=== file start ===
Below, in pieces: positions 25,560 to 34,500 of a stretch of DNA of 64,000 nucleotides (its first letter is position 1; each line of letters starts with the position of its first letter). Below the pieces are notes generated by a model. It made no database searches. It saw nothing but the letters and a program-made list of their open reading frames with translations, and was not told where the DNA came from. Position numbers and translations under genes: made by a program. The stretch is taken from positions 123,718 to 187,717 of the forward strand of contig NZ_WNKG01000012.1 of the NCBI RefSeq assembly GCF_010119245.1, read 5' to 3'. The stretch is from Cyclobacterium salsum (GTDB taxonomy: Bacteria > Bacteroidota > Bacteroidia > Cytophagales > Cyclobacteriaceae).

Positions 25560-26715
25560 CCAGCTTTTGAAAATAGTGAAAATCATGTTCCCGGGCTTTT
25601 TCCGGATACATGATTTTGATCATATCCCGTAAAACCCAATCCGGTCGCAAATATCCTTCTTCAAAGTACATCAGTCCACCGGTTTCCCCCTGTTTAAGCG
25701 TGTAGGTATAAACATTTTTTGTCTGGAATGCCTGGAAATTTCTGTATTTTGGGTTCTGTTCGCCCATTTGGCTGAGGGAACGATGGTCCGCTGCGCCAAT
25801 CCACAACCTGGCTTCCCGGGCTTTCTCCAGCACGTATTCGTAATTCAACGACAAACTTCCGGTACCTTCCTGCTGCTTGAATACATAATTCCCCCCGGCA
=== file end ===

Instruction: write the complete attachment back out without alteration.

Below, in pieces: positions 25,560 to 34,500 of a stretch of DNA of 64,000 nucleotides (its first letter is position 1; each line of letters starts with the position of its first letter). Below the pieces are notes generated by a model. It made no database searches. It saw nothing but the letters and a program-made list of their open reading frames with translations, and was not told where the DNA came from. Position numbers and translations under genes: made by a program. The stretch is taken from positions 123,718 to 187,717 of the forward strand of contig NZ_WNKG01000012.1 of the NCBI RefSeq assembly GCF_010119245.1, read 5' to 3'. The stretch is from Cyclobacterium salsum (GTDB taxonomy: Bacteria > Bacteroidota > Bacteroidia > Cytophagales > Cyclobacteriaceae).

Positions 25560-26715
25560 CCAGCTTTTGAAAATAGTGAAAATCATGTTCCCGGGCTTTT
25601 TCCGGATACATGATTTTGATCATATCCCGTAAAACCCAATCCGGTCGCAAATATCCTTCTTCAAAGTACATCAGTCCACCGGTTTCCCCCTGTTTAAGCG
25701 TGTAGGTATAAACATTTTTTGTCTGGAATGCCTGGAAATTTCTGTATTTTGGGTTCTGTTCGCCCATTTGGCTGAGGGAACGATGGTCCGCTGCGCCAAT
25801 CCACAACCTGGCTTCCCGGGCTTTCTCCAGCACGTATTCGTAATTCAACGACAAACTTCCGGTACCTTCCTGCTGCTTGAATACATAATTCCCCCCGGCA